The judge hears your lawyer’s arguments. A disaffected spouse made the complaint to the police that triggered the temporary gun violence restraining order. She twisted innocent comments and common firearms practices into ominous remarks and suspicious behavior suggesting imminent violence. And why not? The penalty for bearing false witness against you is a slap on the wrist: a misdemeanor.
The judge isn’t buying your lawyer’s explanations. Well, not entirely. Besides, revoking the gun violence restraining order would put her career in jeopardy and pit her decision against the decision of the judge who issued the order. For her sake, for safety’s sake, she renews the gun ban for one year. See you then.
How, exactly, did this happen?
First of all, you live in California, a state that is to gun rights what McDonald’s is to haute cuisine. Second, Governor Jerry Brown signed AB 1014, Gun Violence Restraining Orders, one of the worst assaults on Americans’ natural, civil and Constitutionally protected right to keep and bear arms in the long, sad history of this country’s civilian disarmament. Which Brown hasn’t done . . . yet. The above description is fantasy. Well, more like a nightmare.
But not according to the LA Times. They consider it A reasonable gun measure prompted by Isla Vista rampage. Huh?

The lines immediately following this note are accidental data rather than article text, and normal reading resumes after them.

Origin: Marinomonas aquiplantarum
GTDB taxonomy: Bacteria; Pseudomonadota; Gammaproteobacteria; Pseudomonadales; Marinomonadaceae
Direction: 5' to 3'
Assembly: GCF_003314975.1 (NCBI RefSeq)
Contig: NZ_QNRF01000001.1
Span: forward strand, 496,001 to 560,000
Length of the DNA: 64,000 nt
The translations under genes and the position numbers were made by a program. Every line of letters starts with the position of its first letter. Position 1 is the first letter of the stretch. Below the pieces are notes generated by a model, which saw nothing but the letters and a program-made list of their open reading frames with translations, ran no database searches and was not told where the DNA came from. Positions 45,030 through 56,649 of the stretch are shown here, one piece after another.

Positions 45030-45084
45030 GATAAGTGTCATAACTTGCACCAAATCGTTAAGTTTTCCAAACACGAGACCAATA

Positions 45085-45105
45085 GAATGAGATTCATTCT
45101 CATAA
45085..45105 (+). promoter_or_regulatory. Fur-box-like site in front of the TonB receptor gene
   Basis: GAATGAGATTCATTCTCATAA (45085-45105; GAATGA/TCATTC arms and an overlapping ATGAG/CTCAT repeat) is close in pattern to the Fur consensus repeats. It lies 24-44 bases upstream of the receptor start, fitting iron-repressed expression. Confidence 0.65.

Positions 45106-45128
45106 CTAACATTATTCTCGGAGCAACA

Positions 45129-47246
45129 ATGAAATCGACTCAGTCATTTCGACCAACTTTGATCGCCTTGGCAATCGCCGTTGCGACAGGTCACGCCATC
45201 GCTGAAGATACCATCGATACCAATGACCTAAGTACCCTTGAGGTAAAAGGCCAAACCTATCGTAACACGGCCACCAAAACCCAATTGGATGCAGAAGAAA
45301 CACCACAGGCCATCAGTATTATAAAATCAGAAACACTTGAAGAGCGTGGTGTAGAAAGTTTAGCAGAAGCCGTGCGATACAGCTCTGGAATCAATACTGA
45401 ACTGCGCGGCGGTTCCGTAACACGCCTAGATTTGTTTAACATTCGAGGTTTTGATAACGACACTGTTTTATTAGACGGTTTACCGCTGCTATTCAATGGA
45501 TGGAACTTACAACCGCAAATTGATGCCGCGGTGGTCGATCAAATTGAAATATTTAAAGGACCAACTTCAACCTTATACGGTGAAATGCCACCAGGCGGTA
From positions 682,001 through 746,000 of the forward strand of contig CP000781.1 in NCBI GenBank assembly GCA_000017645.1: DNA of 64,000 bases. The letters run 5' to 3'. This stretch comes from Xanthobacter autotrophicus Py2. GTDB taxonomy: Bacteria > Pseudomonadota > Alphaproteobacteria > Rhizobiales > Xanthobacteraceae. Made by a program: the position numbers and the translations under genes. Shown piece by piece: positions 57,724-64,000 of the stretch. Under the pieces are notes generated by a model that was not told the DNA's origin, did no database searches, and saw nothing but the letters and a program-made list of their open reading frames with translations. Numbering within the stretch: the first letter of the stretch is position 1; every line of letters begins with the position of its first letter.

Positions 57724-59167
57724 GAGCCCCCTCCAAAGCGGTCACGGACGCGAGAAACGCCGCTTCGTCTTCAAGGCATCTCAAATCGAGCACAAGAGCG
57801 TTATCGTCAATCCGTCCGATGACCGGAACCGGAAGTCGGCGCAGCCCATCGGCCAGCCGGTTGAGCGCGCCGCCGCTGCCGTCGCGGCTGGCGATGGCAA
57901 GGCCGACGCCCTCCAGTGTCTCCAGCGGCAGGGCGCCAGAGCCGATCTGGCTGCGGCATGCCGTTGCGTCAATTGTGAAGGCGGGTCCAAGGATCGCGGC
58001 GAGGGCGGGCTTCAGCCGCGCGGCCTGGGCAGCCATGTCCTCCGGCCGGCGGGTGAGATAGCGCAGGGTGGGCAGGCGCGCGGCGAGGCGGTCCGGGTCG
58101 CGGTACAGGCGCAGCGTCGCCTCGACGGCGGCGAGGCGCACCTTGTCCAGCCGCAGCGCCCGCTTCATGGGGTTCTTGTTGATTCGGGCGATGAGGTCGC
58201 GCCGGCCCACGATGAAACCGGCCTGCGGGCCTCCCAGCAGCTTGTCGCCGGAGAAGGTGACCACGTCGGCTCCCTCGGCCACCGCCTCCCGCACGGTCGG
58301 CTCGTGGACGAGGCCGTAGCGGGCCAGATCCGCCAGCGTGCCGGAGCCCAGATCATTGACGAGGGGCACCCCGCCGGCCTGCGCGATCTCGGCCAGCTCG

Among the many tragedies that intersected during Elliot Rodger’s violent rampage near Santa Barbara in May — killing six people and wounding more than a dozen others before he killed himself — was that Rodger’s parents had sought police help as their son’s life spiraled out of control. Unfortunately, until he started killing people, Rodger violated no law that would have justified police action.
In fact, no less than four policemen showed-up at Elliot’s door to interview the killer before his rampage. They could have taken him into protective custody. Under existing law, the cops could have confiscated Rodger’s firearms and prohibited him from possessing or purchasing guns. Of course, he also used a knife and a car to murder innocent victims. A fact the LA Times is quick to dismiss.